Freedom of movement has been a vital factor in building up the UK’s global architectural reputation – but this could soon be a thing of the past, argues architect Mark Leeson
Ask the public to name a well-known British architect and Zaha Hadid would almost certainly be one of the most popular responses.
The late Hadid, who died in 2016, helped cement Britain’s reputation as a country for cutting-edge design. Responsible for iconic buildings such as the London 2012 Olympic Aquatics Centre, London’s Serpentine Sackler Gallery or the Guangzhou Opera House in China, Hadid – like many architects working in Britain today – was born overseas but chose to base herself in this country. Others include the late Jan Kaplicky, the Czech-born creator of the Media Centre at Lord’s Cricket Ground and the Selfridges building in Birmingham, and the Tanzanian-born David Adjaye, who designed Washington DC’s National Museum of African American History (pictured).
It’s estimated that almost half of all architects working in London come from overseas. A 2017 survey found 33 per cent of architects in London firms come from either the EU, the European Economic Area or Switzerland, with a further 12 per cent from other countries. Among some London firms, the number of overseas architects is as high as 80 per cent.
Norman Foster has said: ‘My practice absolutely depends on talent, and much of that talent is foreign’
But Brexit could change all that as we close our borders to migrants. The architecture profession is suffering from acute skills shortages, prompting the recent report from the government’s Migration Advisory Committee. This argued that architects should be added to the official shortage occupation list, which makes it easier for employers to hire highly skilled professional staff from non-European countries because there are not enough British or EU applicants to fill posts.
Since the EU referendum, long-term immigration has fallen as a result of government policy and is at its lowest since 2013, meaning fewer skilled professionals are coming to the UK – and architecture is one of the most critically affected professions. Figures last year from the Architects Registration Board showed a record 42 per cent fall in the number of registrations in the UK since the 2016 exit vote.
Over the years, many foreign-born architects have decided to remain working in the UK once they have completed their studies. This has given the country one of the world’s most internationalised communities of architects. As a consequence, Britain has been home to some of the world’s most talented and celebrated ‘starchitects’, responsible for some of the world’s best-loved structures. One of the best-known British-born architects, Norman Foster, has said: ‘My practice absolutely depends on talent, and much of that talent is foreign.’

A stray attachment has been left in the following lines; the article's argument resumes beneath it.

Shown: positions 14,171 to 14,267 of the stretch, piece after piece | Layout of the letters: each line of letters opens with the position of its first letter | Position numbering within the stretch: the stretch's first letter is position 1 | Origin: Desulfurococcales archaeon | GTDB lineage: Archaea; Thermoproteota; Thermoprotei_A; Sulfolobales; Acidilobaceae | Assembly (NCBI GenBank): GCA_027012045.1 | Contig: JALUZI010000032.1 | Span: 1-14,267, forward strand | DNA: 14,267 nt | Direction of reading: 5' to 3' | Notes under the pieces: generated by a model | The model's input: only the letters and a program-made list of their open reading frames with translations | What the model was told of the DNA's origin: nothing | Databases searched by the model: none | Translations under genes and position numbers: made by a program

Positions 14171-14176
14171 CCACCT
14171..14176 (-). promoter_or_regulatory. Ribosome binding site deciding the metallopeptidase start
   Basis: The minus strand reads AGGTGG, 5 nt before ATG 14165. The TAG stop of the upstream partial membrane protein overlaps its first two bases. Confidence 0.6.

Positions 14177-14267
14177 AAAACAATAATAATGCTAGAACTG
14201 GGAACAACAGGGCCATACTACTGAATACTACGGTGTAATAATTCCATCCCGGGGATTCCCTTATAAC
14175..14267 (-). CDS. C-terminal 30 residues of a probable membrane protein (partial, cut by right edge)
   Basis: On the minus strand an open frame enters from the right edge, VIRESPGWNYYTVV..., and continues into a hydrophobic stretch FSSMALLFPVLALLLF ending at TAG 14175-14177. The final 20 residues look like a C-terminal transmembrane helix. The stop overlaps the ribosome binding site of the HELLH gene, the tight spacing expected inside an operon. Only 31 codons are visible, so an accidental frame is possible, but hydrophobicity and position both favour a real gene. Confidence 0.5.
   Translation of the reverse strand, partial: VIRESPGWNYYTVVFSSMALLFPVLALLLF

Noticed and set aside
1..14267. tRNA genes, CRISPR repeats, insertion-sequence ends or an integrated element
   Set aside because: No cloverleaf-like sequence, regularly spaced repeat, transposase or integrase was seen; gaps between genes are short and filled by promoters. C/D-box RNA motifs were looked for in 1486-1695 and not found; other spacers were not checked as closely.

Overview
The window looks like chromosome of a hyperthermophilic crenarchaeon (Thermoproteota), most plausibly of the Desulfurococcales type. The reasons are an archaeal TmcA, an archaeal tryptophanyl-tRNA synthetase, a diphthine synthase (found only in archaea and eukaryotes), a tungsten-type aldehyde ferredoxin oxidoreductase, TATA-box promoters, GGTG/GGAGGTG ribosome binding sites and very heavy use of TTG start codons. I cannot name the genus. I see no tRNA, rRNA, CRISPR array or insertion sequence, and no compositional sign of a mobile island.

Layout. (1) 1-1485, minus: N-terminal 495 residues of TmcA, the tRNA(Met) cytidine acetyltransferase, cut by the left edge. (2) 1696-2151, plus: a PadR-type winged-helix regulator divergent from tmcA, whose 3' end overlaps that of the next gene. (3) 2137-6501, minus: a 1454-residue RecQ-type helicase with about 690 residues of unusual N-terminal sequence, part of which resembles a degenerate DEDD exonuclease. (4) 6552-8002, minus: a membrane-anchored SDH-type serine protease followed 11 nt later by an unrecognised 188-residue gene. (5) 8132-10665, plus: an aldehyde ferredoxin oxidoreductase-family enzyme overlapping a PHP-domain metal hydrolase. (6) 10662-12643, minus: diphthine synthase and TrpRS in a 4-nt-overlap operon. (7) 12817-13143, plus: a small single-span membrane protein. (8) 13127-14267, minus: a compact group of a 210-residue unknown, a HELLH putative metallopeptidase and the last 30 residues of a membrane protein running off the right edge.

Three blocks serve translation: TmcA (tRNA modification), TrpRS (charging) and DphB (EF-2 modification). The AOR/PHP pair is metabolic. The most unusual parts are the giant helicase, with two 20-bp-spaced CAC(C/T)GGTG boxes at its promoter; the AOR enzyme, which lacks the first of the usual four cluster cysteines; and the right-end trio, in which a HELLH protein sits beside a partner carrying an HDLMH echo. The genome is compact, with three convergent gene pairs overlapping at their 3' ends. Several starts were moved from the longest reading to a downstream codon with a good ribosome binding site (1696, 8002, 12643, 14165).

Just like manufacturing, architecture is dependent on international trade. British-based architects export their services, bringing back work and revenue. The influx of foreign architects has helped drive this global expansion and Britain’s reputation as a world leader in design. The profession has benefited immeasurably from the freedom of movement that has enabled many European architects to contribute to the enormous success that is British architecture.
Cutting off that rich source of diversity could also have a significant impact on our approach to design and its influences
A no-deal Brexit will also mean that British firms pay higher taxes on their fees for work in the EU, leading to a fall in work because of increased costs. Access to European competitions, a source of commissions for publicly funded projects across Europe, will be out of their reach.
Because many architectural practices have teams that hail from a varied mix of countries, cutting off that rich source of diversity could also have a significant impact on architecture in its wider sense and our approach to design and its influences, which can’t be good for bold design.
Britain’s reputation in architecture, like many of the creative industries, risks being irrevocably damaged by Brexit. So even if by closing our borders we cut off the direct source of talent that has made British architecture what it is today, let’s remain open to the richness, skills and work ethic of our global influences – otherwise this status as a world leader will be a thing of the past.
Mark Leeson is a qualified architect and a director at McBains, a consulting and design agency specialising in property, infrastructure and construction with operations in the UK and Europe